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Bradford’s Science and Media museum appoints Agents of Change

Bradford Science and Media Museum

The National Science and Media Museum in Bradford has appointed Agents of Change (AOC) to design two new galleries for its Sound and Vision project.

The appointment marks a milestone for Sound and Vision. AOC will work collaboratively with the museum’s project team to conceptualise and design the two new galleries that will showcase key objects and stories from the museum’s world-class collections of photography, film, television, animation, videogames, and sound technologies.

AOC has also been commissioned to review and update the museum’s current masterplan to reflect the development of the Sound and Vision galleries and the improvements to visitor flow with the installation of a new lift.

AOC is a practice of designers and architects who engage and collaborate with communities to bring designs to life. The agency has significant experience in the museums and heritage sector with impressive credentials including acclaimed projects for the V&A, Wellcome Collection and the Crafts Council.

Jo Quinton-Tulloch, director of the National Science and Media Museum, said: “By working collaboratively with our local audiences, the development of the new galleries will connect our community to our world class collections and truly reflect that Bradford is the youngest and one of the UK’s most diverse and fastest growing cities. The project will also give us the vital opportunity to realise the Science Museum Group’s mission of making STEM education open for all, helping to close some of the disparities caused by the pandemic and providing fantastic opportunities for our communities.”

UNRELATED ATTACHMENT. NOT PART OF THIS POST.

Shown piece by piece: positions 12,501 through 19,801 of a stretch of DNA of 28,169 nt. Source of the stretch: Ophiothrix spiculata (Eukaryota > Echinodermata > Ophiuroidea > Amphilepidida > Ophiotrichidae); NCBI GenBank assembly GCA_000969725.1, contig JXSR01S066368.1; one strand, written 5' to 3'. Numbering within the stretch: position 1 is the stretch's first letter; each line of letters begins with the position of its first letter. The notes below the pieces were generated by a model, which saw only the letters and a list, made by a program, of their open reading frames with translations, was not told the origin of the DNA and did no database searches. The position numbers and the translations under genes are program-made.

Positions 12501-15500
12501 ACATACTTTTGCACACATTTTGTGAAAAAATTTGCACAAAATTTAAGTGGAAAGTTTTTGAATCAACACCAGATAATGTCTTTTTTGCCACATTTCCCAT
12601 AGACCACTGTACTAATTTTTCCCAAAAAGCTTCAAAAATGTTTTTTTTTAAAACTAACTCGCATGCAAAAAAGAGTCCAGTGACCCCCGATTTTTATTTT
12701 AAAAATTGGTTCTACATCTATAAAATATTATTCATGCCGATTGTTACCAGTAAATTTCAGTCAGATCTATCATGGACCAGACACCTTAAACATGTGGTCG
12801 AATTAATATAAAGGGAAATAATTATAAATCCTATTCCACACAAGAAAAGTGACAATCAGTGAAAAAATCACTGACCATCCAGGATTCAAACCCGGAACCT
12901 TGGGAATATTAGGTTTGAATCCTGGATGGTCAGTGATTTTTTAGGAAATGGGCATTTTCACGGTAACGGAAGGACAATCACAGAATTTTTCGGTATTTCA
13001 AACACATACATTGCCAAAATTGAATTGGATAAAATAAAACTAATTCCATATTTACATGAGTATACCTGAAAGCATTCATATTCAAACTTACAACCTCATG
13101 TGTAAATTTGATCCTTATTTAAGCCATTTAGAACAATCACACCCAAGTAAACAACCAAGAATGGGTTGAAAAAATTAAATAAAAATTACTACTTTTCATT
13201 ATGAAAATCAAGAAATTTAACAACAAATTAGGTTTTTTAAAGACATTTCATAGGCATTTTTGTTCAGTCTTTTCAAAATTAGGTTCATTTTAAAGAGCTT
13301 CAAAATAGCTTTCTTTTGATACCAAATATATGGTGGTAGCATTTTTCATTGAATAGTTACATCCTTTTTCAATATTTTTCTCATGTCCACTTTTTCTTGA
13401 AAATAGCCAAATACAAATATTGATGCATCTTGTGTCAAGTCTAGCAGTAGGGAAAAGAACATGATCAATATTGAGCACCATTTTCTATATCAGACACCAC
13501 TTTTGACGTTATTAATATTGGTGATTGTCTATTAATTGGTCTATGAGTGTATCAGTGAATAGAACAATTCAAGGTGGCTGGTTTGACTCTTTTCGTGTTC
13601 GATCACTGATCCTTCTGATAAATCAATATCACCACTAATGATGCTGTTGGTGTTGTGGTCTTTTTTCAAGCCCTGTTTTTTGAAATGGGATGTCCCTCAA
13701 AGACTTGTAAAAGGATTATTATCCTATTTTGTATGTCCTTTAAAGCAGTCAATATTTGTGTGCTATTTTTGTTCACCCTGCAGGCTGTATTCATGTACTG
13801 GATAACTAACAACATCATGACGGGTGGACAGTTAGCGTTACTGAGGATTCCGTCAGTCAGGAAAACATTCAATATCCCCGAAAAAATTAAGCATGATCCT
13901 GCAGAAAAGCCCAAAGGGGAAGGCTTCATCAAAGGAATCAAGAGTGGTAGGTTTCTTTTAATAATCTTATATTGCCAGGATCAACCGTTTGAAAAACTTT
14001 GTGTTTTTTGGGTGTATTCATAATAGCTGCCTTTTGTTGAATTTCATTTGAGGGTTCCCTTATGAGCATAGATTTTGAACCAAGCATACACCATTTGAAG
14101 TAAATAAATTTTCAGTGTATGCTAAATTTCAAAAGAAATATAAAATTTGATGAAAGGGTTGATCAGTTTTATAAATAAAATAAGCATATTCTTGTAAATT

Currently in the development phase thanks to support from the National Lottery Heritage Fund, Sound and Vision will inspire future generations by providing wider access to world class collections of photography, radio, film, TV, sound and digital technologies. In the lead up to City of Culture in 2025, Sound and Vision will reenergise Bradford’s cultural offer through three distinct focus areas— the internationally significant Science Museum Group’s collections, STEM and working collaboratively, increasing participation with the collections.

The new galleries will explore key stories which are relevant to all our lives, including the creation of the world’s first photograph; Louis Le Prince’s ground-breaking work in moving images and film; and the forgotten pioneer of the pixel who created the building blocks of digital photography. The project will also work with local communities through a detailed activity plan, including opportunities to collect community stories, inspiring more people to reimagine their relationship with STEM and support them with opportunities for employment and upskilling.


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